# help with audio limiter

Discussion in 'General Electronics Chat' started by tufty88, Sep 26, 2013.

1. ### tufty88 Thread Starter New Member

Jul 16, 2010
8
0
http://sound.westhost.com/project67.htm

Hello everyone- I am making a circuit that uses the above circuit for one of its stages.

The gain quoted in the table in above link is 6.8, and talks about how the distortion of signal increases as frequency of input decreases.

I wonder if anyone knows how to calculate the gain for this circuit, and modify it (increase it) - without compromising the functionality of the circuit. Does anyone also know how to optimise this circuit to process low frqeuncy signals i.e. below 200 Hz.

Thanks
Jonathan

2. ### Veracohr Distinguished Member

Jan 3, 2011
665
101
Just last term I made a class project based on that circuit.

FYI, the gain of 6.8 only applies to VERY low amplitude signals. You can change the circuit gain by changing the gain of U1A, but that also affects the CV, which means you would have to change a bunch of other components along with it to compensate. The best bet would probably be to add another amp after the output of U1A, before C6, and control the overall gain from that.

The distortion figure of <0.5% that is given should be worst-case scenario, the maximum distortion seen by the circuit, which would be at low frequencies. I personally found when simulating this circuit and the various derivations I made, that maximum distortion occurs when the Vgs of the JFET hovers around the threshold level. When it's well below threshold, distortion is much less. But if you wanted, maybe try playing with the frequency shaping part of the CV circuit, which is R11, C3 & C4.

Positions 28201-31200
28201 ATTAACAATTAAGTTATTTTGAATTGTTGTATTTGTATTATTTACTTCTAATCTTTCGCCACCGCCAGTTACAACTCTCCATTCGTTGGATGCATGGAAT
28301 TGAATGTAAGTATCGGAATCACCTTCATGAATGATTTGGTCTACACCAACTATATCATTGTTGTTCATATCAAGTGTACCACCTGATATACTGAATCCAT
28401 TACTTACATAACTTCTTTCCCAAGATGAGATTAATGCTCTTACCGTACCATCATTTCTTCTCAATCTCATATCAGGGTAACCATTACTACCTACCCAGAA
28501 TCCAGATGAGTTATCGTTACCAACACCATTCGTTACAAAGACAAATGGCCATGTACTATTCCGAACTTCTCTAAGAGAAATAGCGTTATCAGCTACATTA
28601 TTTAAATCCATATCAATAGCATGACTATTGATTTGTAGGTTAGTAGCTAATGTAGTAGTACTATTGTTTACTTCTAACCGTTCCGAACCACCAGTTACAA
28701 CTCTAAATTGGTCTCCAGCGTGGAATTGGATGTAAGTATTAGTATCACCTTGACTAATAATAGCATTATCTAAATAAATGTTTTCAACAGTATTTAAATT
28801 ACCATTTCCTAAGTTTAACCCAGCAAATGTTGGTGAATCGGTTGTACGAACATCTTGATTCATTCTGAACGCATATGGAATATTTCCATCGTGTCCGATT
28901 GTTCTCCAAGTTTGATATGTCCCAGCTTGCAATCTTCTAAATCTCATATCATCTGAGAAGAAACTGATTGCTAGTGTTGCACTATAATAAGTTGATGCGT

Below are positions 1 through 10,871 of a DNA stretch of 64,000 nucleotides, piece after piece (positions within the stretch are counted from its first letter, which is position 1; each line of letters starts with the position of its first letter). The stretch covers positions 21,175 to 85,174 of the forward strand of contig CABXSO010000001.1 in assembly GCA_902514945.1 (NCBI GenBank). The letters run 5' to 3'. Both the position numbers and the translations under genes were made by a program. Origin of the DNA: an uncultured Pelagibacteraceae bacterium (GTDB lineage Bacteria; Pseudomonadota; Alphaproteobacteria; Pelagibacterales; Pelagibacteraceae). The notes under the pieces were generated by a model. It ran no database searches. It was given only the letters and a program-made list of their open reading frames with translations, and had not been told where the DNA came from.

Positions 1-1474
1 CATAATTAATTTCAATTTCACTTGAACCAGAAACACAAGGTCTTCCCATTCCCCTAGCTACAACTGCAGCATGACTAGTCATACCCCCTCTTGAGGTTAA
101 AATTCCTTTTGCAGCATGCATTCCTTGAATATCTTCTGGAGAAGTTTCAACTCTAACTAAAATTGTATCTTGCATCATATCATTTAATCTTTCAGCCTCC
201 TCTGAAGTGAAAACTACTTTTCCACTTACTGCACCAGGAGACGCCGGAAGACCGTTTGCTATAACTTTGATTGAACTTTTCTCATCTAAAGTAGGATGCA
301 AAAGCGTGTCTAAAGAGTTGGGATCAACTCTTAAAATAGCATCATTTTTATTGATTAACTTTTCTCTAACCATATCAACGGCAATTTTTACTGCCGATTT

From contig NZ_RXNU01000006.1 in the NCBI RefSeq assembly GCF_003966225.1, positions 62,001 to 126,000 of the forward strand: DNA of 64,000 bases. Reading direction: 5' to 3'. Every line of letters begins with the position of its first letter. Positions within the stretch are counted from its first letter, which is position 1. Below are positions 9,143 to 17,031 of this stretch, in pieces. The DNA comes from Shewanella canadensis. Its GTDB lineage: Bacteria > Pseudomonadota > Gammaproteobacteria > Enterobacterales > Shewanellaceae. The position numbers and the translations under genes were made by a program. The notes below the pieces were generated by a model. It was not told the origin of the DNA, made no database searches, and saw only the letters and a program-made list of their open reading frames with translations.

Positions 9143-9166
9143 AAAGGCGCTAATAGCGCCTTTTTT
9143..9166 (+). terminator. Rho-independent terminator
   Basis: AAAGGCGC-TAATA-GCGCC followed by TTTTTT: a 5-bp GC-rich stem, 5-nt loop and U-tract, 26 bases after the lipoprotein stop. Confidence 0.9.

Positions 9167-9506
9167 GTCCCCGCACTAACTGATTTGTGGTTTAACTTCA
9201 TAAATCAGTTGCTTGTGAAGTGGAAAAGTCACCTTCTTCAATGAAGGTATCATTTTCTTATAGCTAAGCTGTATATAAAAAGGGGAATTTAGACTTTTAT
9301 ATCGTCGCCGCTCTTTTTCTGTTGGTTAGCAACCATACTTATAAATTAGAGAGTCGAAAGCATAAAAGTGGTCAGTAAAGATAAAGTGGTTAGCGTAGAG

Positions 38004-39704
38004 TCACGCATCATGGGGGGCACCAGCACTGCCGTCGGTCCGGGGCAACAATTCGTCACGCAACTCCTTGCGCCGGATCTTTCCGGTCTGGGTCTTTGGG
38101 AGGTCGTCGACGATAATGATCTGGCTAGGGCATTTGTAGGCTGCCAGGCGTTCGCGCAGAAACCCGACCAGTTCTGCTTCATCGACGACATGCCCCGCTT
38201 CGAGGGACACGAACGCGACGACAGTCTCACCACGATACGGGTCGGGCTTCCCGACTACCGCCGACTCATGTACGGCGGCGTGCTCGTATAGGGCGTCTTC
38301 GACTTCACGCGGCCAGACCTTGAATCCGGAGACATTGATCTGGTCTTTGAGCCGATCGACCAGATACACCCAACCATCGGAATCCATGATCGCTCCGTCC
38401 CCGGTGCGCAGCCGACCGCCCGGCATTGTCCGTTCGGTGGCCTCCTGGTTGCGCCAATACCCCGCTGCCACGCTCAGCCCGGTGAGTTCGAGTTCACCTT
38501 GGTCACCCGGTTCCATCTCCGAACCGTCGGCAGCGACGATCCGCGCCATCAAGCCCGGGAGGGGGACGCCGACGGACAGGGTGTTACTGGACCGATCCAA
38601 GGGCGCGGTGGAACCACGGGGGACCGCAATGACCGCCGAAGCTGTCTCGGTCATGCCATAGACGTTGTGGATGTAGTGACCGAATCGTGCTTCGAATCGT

3. ### tufty88 Thread Starter New Member

Jul 16, 2010
8
0
Thanks Veracohr,

I understand it is just for low signals the gain applies.

I want the circuit to attenuate larger signals, but then for as low as possible input signals, amplify it up to the standard output of 1.65V i.e. to match the output of the attenuated signals.

The reason for this, is that I require the next stage A/D converter in my system, to process a range of input signals at exactly the same signal levels.

Do you know how to compensate for the change in CV? I suck at circuit analysis! haha

4. ### Veracohr Distinguished Member

Jan 3, 2011
665
101
I really recommend adding another amp that does nothing but determine the output level.

If you changed the gain of U1A, it changes the output level but also the CV level. Also, the CV is a combination of the DC level determined by U1B and the diodes via R13, as well as the HP-filtered output via R11, C3 and C4. So if you change the gain of U1A, you'd have to change all that to get the same CV level for a different output level.

Really, it would be much easier to just add another amp.